Sermon – July 10, 2016


You can read the scripture for July 10, 2016 here.


      Eighth Sunday after Pentecost - 2016


‘Then Amos answered Amaziah, “I am no prophet, nor a prophet’s son.”’

In the name of the Father, the Son and the Holy Spirit. Amen. Please be seated.

Not a prophet?

If I had been at Amaziah’s side, I think that’s what I would have said to Amos, an Amos in denial, an Amos who claims he knows neither what he is doing, nor even who he is.

Nonetheless, Amos fascinates me. He fascinates me not just because he’s mistaken, but because I think Amos holds up a mirror to us: here, in our church, today.

Why is he mistaken? What’s this old tale got to do with us? Today I want to answer these questions with three more questions: Who is a prophet? What does a prophet do? Why have prophets in the first place? And I ask these questions especially mindful of the violence that has beset this wonderful country in recent days.

So, firstly, who is a prophet?

Our first reading from Scripture this morning is rather ironic: the very man who tells Amaziah of the fate that will befall him and Israel just a few lines later denies he is even a prophet. Or does he? Amos protests, ‘I am a herdsman, and a dresser of sycamore trees’. These professions, noble as they are, don’t sound terribly prophetic to me. But if we look more closely at the Hebrew, Amos denies not that he is a prophet at all, but denies that he is a nabi – a professional class of prophet, hundreds of whom would have circulated around the royal courts at the time of Amaziah. Amos does not deny he is capable of being an oracle of God, but rather he denies that prophecy is his day job.

Amos’s denial that he is a gifted or professional prophet resonates strongly with the other speakers in our readings this morning.

Secondly, the Psalmist complains to the Lord, ‘How long will you judge unjustly, and show favour to the wicked?’ He implores God, ‘Rescue the weak and the poor, deliver them from the power of the wicked’. The Psalmist, like Amos, claims to be powerless: he turns to the one in authority, throws up his hands, and says, ‘This is not my lot: what are you – the mighty guy – going to do about it?’

Thirdly, we might think of St Paul as the formidable apostle to the Gentiles, the man who single handedly founded church communities right across the Mediterranean. But let us not forget, brothers and sisters: this is the same Paul who boasts to the Galatians of ‘how intensely I persecuted the church of God and tried to destroy it’. Paul, for much of his life, is the very antithesis of how we understand a prophet!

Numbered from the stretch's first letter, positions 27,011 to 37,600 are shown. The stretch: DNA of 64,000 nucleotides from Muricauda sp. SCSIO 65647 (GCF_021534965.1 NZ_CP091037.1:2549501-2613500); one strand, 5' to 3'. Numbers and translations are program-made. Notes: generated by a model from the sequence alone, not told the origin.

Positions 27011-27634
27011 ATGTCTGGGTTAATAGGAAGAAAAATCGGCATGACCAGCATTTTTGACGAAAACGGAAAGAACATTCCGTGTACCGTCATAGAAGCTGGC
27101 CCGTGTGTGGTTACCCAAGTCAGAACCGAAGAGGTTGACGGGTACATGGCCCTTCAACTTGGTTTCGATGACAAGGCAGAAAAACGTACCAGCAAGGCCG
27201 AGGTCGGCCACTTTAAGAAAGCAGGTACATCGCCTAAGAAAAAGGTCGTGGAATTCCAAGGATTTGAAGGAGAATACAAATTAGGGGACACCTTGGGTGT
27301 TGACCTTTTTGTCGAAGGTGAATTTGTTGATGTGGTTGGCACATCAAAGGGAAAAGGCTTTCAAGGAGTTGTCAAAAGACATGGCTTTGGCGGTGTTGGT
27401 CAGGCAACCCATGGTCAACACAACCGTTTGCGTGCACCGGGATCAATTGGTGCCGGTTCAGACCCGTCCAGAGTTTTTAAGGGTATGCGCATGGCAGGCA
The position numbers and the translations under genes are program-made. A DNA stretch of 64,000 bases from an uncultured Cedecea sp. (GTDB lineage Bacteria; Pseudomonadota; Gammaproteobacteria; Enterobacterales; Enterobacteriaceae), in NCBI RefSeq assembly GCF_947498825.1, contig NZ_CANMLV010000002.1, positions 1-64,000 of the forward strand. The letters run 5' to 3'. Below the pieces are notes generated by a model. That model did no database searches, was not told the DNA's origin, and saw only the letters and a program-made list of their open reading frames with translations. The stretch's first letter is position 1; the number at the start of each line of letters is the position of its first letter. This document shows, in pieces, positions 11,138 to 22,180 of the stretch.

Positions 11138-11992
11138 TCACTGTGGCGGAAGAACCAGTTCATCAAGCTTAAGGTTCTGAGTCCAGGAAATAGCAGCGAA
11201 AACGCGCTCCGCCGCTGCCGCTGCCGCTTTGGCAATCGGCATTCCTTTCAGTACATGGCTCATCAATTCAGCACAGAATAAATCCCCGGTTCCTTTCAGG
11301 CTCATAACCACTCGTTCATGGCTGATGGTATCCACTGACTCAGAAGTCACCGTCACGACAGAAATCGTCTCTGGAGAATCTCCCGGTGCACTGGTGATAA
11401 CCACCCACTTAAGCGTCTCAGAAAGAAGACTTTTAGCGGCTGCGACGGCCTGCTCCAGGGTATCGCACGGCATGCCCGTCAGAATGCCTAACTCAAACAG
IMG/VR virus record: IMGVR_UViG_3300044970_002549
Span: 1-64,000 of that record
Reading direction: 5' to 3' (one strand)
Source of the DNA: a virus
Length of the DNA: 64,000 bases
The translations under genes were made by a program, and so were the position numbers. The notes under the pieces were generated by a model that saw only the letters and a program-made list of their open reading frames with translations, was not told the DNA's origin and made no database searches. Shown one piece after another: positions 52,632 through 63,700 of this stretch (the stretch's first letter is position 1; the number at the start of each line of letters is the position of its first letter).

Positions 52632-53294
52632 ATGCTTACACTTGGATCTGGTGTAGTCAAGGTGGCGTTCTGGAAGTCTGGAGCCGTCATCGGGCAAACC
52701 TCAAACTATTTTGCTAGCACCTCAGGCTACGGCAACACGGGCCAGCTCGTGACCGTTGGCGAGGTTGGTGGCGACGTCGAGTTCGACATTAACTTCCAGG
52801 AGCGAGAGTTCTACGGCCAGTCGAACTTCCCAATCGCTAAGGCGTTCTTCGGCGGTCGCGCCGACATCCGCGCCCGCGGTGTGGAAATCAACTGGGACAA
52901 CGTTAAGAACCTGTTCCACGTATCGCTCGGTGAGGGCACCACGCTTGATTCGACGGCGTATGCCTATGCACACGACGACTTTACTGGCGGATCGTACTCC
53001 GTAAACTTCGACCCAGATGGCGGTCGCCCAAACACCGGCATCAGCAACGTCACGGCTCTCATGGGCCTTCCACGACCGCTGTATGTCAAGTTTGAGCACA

Fourthly, the Samaritan in our parable this morning is, frankly, the very last person whom we would expect to hold up as a prophet. The Samaritan should have taken the place of the Levite, or the priest. The Samaritan shouldn’t have given the man a second thought, or a backwards glance. But it is precisely the person whom we presume will walk by on the other side who, in fact, comes to the man in his hour of need.

Who, then, is a prophet? Having glimpsed at these four portraits – Job, Psalmist, Paul and Samaritan – I think the true prophet is the person whom we least expect to be a prophet. Not the clever one, or the happy one; not the boastful one, or the important one. The prophet is not the one whom we might see on a billboard in Times Square; the prophet is the one we see in the mirror: you, me. The true prophets are us: the ones who think they have no special gifts to offer this church, no special knowledge to share.

Why is this so? Because when we say to God, ‘I am no prophet’, we simultaneously acknowledge our weakness, our humility, and our faults to God: and that’s exactly what God wants. He doesn’t want a cocky Amaziah; he doesn’t want a glib Psalmist, and he definitely doesn’t want a haughty priest. God’s prophets are you and I, because we are his children and he calls us as we are. So it was with Amos, so it is with us, brothers and sisters. Think you haven’t got what it takes? Think again.

Secondly, what does a prophet do?

Amos denies he is a professional prophet, but we should note what else Amos does: he listens to God; he stays attentive, and – unlike Amaziah – Amos does not doubt that God will stand by both him and Israel.

Likewise, the Psalmist complains, yes; but he complains because he trusts, and because he does not give up on God. So trusting and so tenacious is he, that the Psalmist becomes a mouthpiece of God: he reminds us that we are all ‘children of the Most High’, and that it is we – powerless though we think we are – we who are called to ‘save the weak and the orphan’, and to ‘defend the humble and needy’.